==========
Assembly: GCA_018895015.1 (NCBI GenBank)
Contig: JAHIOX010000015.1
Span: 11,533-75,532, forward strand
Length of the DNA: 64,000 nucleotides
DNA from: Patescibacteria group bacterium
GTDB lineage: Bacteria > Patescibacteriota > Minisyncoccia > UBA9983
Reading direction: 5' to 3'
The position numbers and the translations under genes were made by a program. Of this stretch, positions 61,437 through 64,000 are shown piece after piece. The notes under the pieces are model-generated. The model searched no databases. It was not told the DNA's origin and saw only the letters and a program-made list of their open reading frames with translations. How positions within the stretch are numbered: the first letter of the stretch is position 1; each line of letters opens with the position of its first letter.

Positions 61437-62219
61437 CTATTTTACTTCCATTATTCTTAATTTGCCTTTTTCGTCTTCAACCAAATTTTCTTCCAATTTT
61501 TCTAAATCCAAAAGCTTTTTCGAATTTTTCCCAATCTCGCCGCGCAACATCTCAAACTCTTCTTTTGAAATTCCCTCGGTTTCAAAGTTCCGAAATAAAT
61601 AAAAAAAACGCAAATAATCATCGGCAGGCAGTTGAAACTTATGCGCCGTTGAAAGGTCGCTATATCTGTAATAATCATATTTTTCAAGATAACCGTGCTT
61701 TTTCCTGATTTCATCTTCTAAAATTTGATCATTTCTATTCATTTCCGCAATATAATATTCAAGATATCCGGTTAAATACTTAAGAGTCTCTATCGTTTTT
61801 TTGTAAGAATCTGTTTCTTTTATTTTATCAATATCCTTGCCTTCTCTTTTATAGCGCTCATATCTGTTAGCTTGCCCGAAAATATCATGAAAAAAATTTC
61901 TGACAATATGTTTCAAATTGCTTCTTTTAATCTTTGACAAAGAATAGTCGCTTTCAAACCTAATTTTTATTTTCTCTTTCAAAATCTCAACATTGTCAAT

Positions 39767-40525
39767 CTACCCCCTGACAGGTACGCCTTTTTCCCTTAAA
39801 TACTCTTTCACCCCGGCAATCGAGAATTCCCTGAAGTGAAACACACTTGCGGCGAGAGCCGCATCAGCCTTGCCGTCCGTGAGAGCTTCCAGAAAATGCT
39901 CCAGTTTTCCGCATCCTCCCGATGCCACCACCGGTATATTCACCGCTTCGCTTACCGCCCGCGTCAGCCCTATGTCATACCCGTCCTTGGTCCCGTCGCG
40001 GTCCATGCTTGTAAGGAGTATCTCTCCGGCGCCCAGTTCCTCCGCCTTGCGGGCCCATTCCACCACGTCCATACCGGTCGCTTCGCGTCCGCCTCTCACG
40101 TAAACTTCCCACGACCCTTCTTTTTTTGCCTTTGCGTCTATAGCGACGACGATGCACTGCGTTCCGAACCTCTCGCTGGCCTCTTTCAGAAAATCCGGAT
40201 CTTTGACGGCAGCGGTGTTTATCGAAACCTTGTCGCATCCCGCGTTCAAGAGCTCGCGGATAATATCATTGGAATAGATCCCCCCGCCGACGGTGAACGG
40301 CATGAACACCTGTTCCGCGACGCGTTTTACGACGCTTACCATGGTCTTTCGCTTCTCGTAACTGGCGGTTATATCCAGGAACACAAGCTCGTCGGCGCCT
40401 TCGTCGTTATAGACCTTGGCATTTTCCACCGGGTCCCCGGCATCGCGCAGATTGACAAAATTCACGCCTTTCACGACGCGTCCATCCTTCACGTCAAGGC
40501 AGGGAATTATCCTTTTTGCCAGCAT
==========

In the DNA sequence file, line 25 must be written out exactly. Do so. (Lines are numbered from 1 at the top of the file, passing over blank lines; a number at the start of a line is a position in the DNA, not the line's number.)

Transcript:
40501 AGGGAATTATCCTTTTTGCCAGCAT